, traits::container_attribute)
    {
        Iterator save = first;
        auto parse_into_container_or_parser=
          [&](auto const& _parser)
          {
              using _Parser=decltype(_parser);
              using which = mpl::bool_<(sequence_size<_Parser, Context>::value > 1)>;
              if(which::value)
              {
                  return parse_into_container(_parser,first,last,context,rcontext,attr);
              }
              else
              {
                  return _parser.parse(first,last,context,rcontext,attr);
              }
          };
        if (parse_into_container_or_parser(parser.left)
            && parse_into_container_or_parser(parser.right))
            return true;
        first = save;
        return false;
    }

This seems simplest and most modular. It's most modular because there's
no external overloaded functions used.

@Kojoley Kojoley force-pushed the Kojoley:x3-pass-container-attribute-through-sequence branch from 9365ada to f3838cd Feb 28, 2018

@Kojoley Kojoley force-pushed the Kojoley:x3-pass-container-attribute-through-sequence branch from f3838cd to fac9dfa Feb 28, 2018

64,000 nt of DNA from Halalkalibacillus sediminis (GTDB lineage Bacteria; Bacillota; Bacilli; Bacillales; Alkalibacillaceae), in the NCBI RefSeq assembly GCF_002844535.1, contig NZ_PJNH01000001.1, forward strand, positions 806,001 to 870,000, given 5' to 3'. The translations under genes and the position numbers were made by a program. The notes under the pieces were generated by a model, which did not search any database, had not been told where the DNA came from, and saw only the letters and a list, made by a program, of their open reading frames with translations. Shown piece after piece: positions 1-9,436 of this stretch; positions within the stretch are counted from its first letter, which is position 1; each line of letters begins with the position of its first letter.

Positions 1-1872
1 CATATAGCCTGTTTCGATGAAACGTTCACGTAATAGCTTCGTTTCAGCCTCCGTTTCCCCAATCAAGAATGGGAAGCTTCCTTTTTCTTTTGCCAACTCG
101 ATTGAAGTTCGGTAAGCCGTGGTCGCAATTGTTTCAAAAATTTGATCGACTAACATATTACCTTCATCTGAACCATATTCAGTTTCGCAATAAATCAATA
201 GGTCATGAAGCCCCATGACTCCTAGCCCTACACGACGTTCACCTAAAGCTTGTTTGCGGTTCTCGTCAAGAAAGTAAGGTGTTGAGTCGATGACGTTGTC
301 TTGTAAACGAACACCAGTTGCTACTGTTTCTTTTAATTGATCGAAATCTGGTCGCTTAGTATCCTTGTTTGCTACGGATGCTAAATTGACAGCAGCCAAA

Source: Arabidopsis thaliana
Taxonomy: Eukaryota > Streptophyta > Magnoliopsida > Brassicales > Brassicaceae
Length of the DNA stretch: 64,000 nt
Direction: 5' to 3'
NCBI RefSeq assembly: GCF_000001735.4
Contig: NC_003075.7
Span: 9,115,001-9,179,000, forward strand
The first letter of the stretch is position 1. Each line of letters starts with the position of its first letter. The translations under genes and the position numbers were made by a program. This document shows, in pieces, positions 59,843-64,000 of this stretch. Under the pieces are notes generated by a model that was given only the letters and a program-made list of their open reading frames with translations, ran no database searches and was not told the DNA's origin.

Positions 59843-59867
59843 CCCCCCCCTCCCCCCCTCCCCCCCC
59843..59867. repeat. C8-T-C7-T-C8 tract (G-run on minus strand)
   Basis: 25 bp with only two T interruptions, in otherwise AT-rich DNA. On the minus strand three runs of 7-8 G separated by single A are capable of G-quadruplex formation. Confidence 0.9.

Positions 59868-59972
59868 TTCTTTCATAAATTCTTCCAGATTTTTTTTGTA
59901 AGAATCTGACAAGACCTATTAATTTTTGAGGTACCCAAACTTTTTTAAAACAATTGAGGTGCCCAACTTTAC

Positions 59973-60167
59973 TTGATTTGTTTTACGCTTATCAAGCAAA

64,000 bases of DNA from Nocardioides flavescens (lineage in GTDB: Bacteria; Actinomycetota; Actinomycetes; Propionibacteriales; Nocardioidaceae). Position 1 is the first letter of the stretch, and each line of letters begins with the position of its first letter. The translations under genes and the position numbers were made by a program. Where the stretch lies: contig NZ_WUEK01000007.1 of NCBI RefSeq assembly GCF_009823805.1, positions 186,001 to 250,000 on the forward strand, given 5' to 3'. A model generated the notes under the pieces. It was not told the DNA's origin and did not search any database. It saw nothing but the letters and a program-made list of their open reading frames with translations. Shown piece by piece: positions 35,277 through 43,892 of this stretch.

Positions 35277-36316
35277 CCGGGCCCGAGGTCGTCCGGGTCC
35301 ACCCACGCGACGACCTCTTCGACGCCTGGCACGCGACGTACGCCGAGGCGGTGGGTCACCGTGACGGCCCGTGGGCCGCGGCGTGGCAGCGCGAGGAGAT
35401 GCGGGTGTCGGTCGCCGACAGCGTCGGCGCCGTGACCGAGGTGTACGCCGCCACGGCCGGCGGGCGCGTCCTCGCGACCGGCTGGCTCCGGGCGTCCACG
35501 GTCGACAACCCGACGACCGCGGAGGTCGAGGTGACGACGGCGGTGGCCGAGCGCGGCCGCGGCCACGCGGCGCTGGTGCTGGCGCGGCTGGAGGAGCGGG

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Kojoley commented Feb 28, 2018

I like how it looks with lambda, but unfortunately it will not work without constexpr if.

For some reason on VS 2015/2017 the if behaves like it is constexpr even without /std:c++17. GCC and Clang does not have this bugfeature.

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djowel commented Feb 28, 2018

constexpr if can solve a lot of the verbosity indeed. should we us it or not is another question.

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cppljevans commented Mar 1, 2018

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Kojoley commented Mar 1, 2018